I’m attorney Paul Bernstein of the Bernstein law group. And I’d like to illustrate how to protect the inheritance for your child if they should ever get divorced. Here’s an example.
A story of two families
Let’s talk about two families. We have the Night family and the Day family.
The Night family
The Night family went to see an attorney and they said they wanted to leave everything to their daughter, Susan. So the attorney drafted a simple estate plan with a will. And it said that once both of them passed away, everything goes outright to the daughter, Susan. Simple.
Both Mr. and Mrs. Night passed away. Susan inherited everything. And Susan and her husband decided to use the inheritance to buy a house. So they bought a house together.
Some years later, the marriage fell apart, they got a divorce and Susan’s husband got half the house, half the inheritance. So that was an unfortunate situation.
The Day family
Now let’s talk about the Day family and what they did. They saw a different attorney and that attorney recommended that they leave the inheritance to their daughter, Mary. Not outright but in a trust, a trust that Mary could be in control of. And they liked the idea of that.
So when Mr. and Mrs. Day died and everything went to Mary, it didn’t go outright to her. It went into a trust. Now, Mary was also married, just like Susan was, but in this case, when she and her husband decided to use that inheritance to buy a house, they did it differently.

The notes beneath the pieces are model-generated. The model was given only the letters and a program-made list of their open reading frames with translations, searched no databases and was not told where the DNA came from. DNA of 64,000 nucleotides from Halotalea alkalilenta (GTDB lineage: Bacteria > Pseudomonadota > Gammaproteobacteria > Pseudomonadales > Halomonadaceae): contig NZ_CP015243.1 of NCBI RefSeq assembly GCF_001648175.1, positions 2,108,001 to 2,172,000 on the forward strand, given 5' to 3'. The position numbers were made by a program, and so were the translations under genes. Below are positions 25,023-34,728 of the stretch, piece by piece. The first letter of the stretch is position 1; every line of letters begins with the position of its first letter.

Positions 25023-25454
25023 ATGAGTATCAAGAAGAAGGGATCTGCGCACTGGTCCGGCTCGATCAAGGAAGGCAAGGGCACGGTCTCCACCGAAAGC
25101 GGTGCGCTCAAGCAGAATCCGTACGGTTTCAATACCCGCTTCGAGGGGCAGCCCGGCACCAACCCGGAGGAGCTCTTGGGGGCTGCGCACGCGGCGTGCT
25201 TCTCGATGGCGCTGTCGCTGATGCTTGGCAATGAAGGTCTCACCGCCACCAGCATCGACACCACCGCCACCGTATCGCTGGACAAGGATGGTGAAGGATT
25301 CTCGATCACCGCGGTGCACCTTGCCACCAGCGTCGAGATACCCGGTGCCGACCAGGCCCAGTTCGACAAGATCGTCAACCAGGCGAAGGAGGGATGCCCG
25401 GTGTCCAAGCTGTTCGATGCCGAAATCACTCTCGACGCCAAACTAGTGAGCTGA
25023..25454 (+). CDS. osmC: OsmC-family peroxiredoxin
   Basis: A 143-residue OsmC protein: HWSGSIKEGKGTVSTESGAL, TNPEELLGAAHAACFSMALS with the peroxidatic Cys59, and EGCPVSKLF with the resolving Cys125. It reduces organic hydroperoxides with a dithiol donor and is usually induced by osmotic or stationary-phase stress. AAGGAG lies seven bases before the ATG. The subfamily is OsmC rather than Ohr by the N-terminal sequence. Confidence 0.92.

A different approach to buying a house
So Mary said to her husband, let’s buy a house. And I am going to borrow the money to buy the house from the trust. And the trust is going to be like the bank would be. But we’re not going to get a mortgage through our bank. We have enough money in the inheritance, so the trust will be the bank.
So I’m an attorney who drafted a mortgage, put the mortgage on the property and made very favorable mortgage payments back to the trust. Years went by. They were making payments to the trust, the value of the home increased and the size of the mortgage decreased because they were making payments to the trust. And then their marriage fell apart as well.
How the trust protected Mary’s inheritance
And they ended up getting divorced. But instead of her husband getting half the house, he got half the equity. But the vast majority of the house was protected because that mortgage was in place on that property. But had the trust bought the house, which it could have, her husband never would have felt like he was an owner at all.
By using this mortgage strategy, the husband always felt like he was a co-owner of the house. But we protected the inheritance. I hope this makes sense to you. It’s a very valuable way of leaving an inheritance and one tool to benefit a child who’s married by making sure that she or he and their spouse can own a house, while also protecting the inheritance component.
Be more like the Day family and not the Night family. I hope you found this information helpful. If you have any questions or you’re just not sure what to do, feel free to reach out to us.